His only choice was to launch a diversionary attack and hope that The Colonel would not get back on the same subject again.

"So, O," he said. "What do you make of all this Alonso to Ferrari stuff?"

O looked to the heavens. This modern Formula 1 was not the sport of his childhood. These were not Jim Clarks and Jackie Stewarts. Why the FIA President had even called JYS "a certified halfwit" and that just did not seem like something an FIA President should be saying about a racing legend. It reminded him of an exchange of views way back when Mosley's predecessor Jean-Marie Balestre had recalled Jean Todt the "Napoleon of the Sands" - a reference to his involvement with Peugeot in the Paris-Dakar. And Todt had fired back that he preferred that to being labelled "the Emperor Bokassa of the Place de la Concorde" after some African dictator of the era. Mud-slinging. F1 today was about politics and money and ego. About people using the sport to satisfy themselves.

"Sodom, Gomorrah, Admah, and Zeboim," he said.

"Sounds like a New York law firm," said The Colonel.

O ignored the remark.

"Is Alonso going to Maranello?" he said. "How perfect! I am sure they are made for each other. Any team that gloats about winning this championship in this way is not a team I will support. They need to take a new broom to Maranello and change some of the attitudes down there. It is just wrong. All wrong."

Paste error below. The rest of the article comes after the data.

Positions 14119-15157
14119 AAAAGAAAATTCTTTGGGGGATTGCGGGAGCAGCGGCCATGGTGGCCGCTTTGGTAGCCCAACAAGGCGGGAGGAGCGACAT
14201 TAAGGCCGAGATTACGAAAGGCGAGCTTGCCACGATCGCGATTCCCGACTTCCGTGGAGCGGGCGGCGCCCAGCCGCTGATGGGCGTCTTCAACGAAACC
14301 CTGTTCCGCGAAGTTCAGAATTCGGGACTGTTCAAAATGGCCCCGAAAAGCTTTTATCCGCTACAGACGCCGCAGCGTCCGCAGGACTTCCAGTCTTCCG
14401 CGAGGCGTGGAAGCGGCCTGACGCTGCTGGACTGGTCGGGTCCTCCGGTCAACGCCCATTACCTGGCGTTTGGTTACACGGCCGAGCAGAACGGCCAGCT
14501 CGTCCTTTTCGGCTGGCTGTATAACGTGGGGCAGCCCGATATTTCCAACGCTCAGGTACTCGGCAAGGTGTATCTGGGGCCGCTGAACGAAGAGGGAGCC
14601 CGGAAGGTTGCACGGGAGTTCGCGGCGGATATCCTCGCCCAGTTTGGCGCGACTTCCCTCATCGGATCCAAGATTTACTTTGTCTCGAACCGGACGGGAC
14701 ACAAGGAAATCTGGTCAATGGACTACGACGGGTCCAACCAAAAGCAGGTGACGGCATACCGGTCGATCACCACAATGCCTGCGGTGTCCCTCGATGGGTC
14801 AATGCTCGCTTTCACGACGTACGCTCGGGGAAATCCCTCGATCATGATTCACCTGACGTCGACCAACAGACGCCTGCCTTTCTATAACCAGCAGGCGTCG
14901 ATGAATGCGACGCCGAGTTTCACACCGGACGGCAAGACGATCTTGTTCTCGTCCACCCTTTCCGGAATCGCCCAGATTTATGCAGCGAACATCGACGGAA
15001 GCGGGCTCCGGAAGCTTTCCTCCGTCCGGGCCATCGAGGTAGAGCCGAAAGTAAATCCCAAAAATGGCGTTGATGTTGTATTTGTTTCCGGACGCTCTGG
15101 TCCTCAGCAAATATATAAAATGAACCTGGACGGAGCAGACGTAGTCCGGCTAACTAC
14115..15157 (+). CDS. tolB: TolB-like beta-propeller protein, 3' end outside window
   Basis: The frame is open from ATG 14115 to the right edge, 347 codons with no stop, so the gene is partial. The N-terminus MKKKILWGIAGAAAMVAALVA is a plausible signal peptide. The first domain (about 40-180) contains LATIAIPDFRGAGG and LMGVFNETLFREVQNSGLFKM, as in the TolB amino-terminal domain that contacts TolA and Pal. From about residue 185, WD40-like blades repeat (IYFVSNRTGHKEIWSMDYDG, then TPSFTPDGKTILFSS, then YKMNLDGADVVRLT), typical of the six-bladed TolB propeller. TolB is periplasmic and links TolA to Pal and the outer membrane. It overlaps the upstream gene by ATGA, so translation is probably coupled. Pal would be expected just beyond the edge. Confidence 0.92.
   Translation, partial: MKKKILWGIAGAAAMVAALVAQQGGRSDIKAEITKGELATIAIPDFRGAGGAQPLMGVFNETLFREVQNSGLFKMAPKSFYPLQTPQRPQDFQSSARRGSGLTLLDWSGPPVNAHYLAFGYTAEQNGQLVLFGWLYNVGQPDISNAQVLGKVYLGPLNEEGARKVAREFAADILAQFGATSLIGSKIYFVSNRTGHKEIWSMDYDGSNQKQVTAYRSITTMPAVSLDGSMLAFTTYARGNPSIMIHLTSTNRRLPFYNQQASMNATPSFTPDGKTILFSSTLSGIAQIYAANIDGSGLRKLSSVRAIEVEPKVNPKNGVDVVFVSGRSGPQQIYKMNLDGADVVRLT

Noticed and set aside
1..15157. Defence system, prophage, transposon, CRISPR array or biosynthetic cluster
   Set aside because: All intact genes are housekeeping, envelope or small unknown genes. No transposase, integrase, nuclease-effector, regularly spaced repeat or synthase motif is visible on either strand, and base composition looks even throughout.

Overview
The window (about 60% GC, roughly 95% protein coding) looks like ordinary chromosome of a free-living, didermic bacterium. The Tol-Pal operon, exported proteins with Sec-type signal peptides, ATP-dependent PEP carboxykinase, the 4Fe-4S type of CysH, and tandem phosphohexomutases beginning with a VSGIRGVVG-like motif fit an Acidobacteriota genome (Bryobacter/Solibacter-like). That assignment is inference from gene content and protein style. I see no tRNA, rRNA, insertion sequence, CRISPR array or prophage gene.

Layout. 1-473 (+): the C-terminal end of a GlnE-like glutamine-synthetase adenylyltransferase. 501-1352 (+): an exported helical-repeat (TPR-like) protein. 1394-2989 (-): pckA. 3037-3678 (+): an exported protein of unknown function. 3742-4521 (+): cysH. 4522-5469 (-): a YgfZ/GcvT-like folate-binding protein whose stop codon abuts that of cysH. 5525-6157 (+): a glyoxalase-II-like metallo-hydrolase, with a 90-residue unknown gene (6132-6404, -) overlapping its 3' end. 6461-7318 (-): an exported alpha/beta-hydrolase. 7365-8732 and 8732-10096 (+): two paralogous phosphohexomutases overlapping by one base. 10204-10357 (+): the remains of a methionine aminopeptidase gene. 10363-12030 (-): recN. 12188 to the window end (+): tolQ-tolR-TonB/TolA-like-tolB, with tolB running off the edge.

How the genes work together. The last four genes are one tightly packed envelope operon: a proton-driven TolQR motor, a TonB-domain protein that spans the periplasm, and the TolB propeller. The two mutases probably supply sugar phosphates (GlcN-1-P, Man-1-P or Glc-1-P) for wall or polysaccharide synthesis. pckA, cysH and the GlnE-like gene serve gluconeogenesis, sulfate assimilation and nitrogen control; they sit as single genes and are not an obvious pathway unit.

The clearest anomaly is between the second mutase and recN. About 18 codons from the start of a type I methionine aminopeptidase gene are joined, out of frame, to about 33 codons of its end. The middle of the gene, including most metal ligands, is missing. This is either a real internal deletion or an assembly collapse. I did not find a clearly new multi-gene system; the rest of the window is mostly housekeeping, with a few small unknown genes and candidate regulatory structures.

"What's the point of Alonso staying at McLaren when no-one talks to him any more," said The Mole, paddling frantically to keep the conversation afloat. "I think it is amazing that the team is helping him after the stuff that has been coming out of late."

"The World Championship this year is ruined as far as I am concerned," said O. "In fact I am not entirely sure that I will bother with the last few races. What's the point? McLaren is the better team and Ferrari has been given the championship. I'd rather watch Big Brother."

"Isn't he supposed to be watching you?" said The Colonel with a guffaw.

The Mole ignored The Colonel and looked at the Reverend O with compassion.

"Oh come on," he said. "Look at the fight for the title?"

"I don't care who wins so long as its Lewis Hamilton," O replied.

"And next year?" said The Mole "Imagine Fernando Alonso and Kimi Raikkonen at Ferrari. Lewis and Nico at McLaren. The Juggling Pole in a faster BMW. And Jenson is driving well and the Honda simply has to get better. And Williams is on the up again and maybe they will get some young charger. What about Tonio Liuzzi?"

"I could not care less," said O.

The Mole hated to see his friend in such gloom. Tuna is terribly dry on its own, he thought. He knew that Mrs Batty had roasted a vast chunk of lamb.

"You'd better come to lunch," said The Mole. "I cannot offer you a Penelope, but we're having lamb and I am sure that Mrs Batty won't mind."

“Mint jelly?" said The Reverend, perking up.

"The best there is," said The Mole.

"Oh Lord," said The Colonel, suddenly feeling rather peckish.

"That's my line," said The Reverend O.

September 26 2007